Biogeographical estimates of allergenic pollen transport over regional scales: Common ragweed and Szeged, Hungary as a test case

László Makra, István Matyasovszky, Gábor Tusnády, Yaqiang Wang, Zoltán Csépe, Zoltán Bozóki, László G. Nyúl, János Erostyák, Károly Bodnár, Zoltán Sümeghy, Heike Vogel, Andreas Pauling, Anna Páldy, Donát Magyar, Gergely Mányoki, Karl Christian Bergmann, Maira Bonini, Branko Šikoparija, Predrag Radišić, Regula GehrigAndreja Kofol Seliger, Barbara Stjepanović, Victoria Rodinkova, Alexander Prikhodko, Anna Maleeva, Elena Severova, Jana Ščevková, Nicoleta Ianovici, Renata Peternel, Michel Thibaudon

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16 Citations (Scopus)

Abstract

Long-distance pollen transport can substantially raise local pollen levels, but their relative contribution has not yet been quantified temporally or spatially in ragweed infested regions. Using common ragweed (Ambrosia artemisiifolia) pollen accumulation at a ragweed infested area, Szeged, Hungary as a test case, this study attempted to: (1) identify, using cluster analysis, biogeographical regions that contribute to long-range transport of ragweed pollen to Szeged; (2) quantify the relative contribution of ragweed pollen from these regions; (3) determine the relative contribution of "local" and "transported" pollen for Szeged. Using the HYSPLIT model, three-dimensional backward trajectories were produced daily over a 5-year period, 2009-2013 for ragweed pollen accumulation at Szeged. A k-means clustering algorithm using the Mahalanobis distance was applied in order to develop trajectory types. Nine back-trajectory clusters were identified. Cluster 1 (direction: from the Channel area south of Great Britain) and cluster 5 (direction: from Northern Mediterranean) were found the most relevant potential long-distance sources for Ambrosia pollen transport to Szeged. Potential source contribution function (PSCF) and concentration weighted trajectory (CWT) values indicated additional potential source areas including the central and eastern part of France, the northern part of Italy and the Carpathian Basin. For Szeged on non-rainy days, medium-range transport is important, while on rainy days the two transport ranges have equal weights. Based on the Granger causality, annual pollen amount transported by the atmospheric circulation is 27.8% of the annual total pollen at Szeged. From this quantity, 7.5% is added to (due to transport), while 20.3% is subtracted from (e.g. because of wash-out by frontal rainfalls going towards Szeged) local sources.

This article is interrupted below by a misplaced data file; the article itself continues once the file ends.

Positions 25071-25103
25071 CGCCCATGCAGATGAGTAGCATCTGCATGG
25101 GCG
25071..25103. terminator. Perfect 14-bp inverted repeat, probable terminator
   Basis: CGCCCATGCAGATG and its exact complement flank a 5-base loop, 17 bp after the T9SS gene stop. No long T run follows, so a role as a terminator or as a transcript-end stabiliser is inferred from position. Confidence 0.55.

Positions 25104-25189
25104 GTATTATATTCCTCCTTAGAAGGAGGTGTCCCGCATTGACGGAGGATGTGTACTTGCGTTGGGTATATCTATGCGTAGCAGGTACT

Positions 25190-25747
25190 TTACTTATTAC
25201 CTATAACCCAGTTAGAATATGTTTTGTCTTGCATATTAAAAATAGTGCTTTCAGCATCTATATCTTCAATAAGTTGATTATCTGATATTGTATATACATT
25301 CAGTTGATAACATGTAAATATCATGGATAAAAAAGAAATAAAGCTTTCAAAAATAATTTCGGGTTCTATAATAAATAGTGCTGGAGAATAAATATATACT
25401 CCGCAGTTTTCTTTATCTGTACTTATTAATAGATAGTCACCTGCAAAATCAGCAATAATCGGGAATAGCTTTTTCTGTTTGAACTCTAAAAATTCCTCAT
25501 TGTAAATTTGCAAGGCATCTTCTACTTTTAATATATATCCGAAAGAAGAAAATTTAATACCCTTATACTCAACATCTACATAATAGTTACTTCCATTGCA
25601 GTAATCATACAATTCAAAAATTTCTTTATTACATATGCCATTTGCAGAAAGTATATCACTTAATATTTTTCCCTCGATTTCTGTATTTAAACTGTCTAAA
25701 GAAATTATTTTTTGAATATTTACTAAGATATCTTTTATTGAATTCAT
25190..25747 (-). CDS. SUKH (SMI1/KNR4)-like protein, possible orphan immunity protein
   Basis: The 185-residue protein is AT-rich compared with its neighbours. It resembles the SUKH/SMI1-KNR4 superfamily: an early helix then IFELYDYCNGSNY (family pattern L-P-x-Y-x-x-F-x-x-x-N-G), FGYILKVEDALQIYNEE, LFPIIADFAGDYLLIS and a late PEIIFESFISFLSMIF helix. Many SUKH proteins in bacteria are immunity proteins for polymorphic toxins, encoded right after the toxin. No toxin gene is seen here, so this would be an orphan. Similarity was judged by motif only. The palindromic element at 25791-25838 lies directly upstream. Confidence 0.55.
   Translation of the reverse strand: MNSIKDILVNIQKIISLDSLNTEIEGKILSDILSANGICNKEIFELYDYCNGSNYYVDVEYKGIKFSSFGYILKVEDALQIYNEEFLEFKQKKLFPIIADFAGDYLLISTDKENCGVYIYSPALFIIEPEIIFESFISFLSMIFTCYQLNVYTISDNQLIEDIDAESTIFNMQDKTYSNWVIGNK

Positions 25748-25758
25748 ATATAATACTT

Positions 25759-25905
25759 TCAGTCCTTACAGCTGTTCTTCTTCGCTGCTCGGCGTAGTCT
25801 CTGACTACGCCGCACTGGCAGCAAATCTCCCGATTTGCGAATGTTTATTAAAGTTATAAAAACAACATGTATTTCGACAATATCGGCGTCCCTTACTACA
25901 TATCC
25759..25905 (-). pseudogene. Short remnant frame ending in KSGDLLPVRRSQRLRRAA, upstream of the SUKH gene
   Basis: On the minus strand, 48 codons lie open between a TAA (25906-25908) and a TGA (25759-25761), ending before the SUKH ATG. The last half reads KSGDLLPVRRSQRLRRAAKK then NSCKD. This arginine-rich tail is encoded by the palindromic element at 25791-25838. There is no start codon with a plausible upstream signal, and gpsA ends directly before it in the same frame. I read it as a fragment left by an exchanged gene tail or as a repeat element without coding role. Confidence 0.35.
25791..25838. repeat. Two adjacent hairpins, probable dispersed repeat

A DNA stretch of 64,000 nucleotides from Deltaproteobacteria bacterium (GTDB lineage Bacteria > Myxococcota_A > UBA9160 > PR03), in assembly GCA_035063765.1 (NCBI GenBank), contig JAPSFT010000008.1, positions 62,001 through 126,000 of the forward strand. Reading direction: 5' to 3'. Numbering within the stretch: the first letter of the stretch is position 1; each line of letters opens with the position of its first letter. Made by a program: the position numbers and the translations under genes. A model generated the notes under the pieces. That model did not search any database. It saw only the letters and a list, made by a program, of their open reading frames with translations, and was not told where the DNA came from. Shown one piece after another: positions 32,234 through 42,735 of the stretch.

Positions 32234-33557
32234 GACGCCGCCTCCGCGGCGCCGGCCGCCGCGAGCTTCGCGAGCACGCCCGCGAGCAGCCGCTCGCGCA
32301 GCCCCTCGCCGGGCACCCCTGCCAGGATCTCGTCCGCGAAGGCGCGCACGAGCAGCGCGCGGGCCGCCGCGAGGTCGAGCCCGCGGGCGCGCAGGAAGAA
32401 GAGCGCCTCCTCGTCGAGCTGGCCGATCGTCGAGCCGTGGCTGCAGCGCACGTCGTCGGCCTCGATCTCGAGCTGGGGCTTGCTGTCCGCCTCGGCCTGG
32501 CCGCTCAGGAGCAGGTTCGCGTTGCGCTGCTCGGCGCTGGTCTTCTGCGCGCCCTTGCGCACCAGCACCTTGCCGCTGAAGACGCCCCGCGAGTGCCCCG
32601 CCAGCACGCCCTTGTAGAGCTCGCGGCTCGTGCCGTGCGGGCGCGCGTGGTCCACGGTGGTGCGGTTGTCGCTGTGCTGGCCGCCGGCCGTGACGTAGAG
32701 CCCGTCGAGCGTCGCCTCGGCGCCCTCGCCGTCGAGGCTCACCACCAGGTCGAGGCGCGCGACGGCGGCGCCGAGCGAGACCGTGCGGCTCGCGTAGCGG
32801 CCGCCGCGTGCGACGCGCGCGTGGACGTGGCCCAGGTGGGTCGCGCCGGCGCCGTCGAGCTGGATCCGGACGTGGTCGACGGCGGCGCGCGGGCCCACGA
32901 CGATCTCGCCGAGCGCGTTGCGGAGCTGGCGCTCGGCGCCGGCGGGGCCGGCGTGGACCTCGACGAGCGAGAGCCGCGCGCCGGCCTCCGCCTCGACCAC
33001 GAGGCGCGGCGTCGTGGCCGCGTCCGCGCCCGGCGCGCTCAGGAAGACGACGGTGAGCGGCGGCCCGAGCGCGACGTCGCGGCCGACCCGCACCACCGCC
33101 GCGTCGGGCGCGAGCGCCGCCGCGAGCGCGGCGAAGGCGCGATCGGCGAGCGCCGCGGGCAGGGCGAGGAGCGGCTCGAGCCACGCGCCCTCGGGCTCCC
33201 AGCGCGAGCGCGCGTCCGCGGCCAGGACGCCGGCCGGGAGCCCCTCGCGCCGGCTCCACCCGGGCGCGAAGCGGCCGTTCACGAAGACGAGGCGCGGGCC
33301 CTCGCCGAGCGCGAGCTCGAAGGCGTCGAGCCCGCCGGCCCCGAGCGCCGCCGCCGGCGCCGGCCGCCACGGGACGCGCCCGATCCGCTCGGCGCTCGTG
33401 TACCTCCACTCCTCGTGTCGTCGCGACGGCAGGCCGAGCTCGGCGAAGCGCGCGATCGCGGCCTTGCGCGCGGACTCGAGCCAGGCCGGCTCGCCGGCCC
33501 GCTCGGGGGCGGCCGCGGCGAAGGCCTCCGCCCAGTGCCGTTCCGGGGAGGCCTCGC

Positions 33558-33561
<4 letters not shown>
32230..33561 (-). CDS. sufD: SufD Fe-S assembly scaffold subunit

Original languageEnglish
Pages (from-to)94-110
Number of pages17
JournalAgricultural and Forest Meteorology
Volume221
DOIs
Publication statusPublished - May 1 2016

Keywords

  • Ambrosia pollen transport
  • Backward trajectories
  • Cluster analysis
  • Mahalanobis distance
  • Separation of medium- and long-range transport

ASJC Scopus subject areas

  • Forestry
  • Global and Planetary Change
  • Agronomy and Crop Science
  • Atmospheric Science

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    Makra, L., Matyasovszky, I., Tusnády, G., Wang, Y., Csépe, Z., Bozóki, Z., Nyúl, L. G., Erostyák, J., Bodnár, K., Sümeghy, Z., Vogel, H., Pauling, A., Páldy, A., Magyar, D., Mányoki, G., Bergmann, K. C., Bonini, M., Šikoparija, B., Radišić, P., ... Thibaudon, M. (2016). Biogeographical estimates of allergenic pollen transport over regional scales: Common ragweed and Szeged, Hungary as a test case. Agricultural and Forest Meteorology, 221, 94-110. https://doi.org/10.1016/j.agrformet.2016.02.006